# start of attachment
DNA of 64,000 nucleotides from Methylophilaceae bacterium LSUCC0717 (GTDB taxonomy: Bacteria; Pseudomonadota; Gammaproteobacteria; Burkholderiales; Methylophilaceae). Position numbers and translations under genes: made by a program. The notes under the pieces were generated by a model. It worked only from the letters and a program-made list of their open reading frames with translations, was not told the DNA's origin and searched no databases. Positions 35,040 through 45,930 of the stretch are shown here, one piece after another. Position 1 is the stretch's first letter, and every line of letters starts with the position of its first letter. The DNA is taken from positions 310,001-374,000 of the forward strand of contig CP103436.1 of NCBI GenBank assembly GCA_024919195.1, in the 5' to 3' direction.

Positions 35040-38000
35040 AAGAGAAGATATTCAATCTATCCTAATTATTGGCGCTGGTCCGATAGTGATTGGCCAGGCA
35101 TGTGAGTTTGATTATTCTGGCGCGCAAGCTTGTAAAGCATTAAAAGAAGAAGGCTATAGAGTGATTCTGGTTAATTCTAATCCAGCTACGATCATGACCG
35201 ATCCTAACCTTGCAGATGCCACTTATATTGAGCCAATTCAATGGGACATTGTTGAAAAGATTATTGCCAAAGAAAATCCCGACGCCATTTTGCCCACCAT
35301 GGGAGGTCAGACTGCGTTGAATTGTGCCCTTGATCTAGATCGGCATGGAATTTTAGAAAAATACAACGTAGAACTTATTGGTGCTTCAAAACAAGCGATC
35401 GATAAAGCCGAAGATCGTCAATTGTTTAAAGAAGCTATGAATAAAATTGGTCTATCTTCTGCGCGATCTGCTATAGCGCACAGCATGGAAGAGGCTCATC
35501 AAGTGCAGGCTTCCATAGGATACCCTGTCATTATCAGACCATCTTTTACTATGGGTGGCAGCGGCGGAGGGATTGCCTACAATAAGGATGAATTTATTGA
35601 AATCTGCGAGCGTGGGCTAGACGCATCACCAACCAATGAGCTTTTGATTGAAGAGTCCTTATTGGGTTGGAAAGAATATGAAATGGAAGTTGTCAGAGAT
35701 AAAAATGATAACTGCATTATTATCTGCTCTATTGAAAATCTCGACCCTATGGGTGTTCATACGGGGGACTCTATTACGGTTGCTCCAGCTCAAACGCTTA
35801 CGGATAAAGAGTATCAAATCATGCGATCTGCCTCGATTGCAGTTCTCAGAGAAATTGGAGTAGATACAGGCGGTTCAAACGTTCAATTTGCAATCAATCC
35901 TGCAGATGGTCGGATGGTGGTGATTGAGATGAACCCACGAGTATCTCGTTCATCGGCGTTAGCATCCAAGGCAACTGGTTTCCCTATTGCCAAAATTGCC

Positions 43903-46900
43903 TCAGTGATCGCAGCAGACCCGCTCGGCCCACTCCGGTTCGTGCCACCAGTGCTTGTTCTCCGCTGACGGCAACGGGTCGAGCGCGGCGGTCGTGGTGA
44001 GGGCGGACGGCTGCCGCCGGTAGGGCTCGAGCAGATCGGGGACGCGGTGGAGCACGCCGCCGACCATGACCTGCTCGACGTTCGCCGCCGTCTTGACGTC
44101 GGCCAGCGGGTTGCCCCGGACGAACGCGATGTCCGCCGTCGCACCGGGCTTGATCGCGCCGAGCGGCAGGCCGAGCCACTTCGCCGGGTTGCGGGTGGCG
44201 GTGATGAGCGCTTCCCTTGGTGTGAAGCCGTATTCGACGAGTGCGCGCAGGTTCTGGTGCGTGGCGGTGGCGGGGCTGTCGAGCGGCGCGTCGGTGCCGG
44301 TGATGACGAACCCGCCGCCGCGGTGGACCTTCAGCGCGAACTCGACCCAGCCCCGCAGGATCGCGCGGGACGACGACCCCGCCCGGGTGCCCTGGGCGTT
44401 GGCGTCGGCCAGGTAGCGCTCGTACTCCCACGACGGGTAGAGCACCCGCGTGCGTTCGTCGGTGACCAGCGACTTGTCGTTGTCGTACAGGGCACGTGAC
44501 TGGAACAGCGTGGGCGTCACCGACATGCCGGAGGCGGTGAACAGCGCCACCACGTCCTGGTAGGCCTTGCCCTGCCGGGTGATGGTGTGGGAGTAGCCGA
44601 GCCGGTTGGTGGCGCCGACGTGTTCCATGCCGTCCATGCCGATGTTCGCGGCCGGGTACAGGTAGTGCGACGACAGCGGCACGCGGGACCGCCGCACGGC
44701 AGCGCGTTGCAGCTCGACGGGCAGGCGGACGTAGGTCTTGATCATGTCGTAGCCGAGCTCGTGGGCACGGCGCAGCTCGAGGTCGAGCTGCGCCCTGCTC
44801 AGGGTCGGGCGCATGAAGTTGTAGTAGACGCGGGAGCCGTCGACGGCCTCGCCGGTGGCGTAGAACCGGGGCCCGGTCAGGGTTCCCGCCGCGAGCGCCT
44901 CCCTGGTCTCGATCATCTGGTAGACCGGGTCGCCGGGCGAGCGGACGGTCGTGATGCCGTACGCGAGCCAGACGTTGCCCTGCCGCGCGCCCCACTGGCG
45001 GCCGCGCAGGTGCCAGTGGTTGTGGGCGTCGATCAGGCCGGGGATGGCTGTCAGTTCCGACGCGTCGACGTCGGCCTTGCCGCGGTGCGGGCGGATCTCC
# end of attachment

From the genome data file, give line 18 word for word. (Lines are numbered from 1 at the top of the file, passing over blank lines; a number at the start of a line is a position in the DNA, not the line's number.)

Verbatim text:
44301 TGATGACGAACCCGCCGCCGCGGTGGACCTTCAGCGCGAACTCGACCCAGCCCCGCAGGATCGCGCGGGACGACGACCCCGCCCGGGTGCCCTGGGCGTT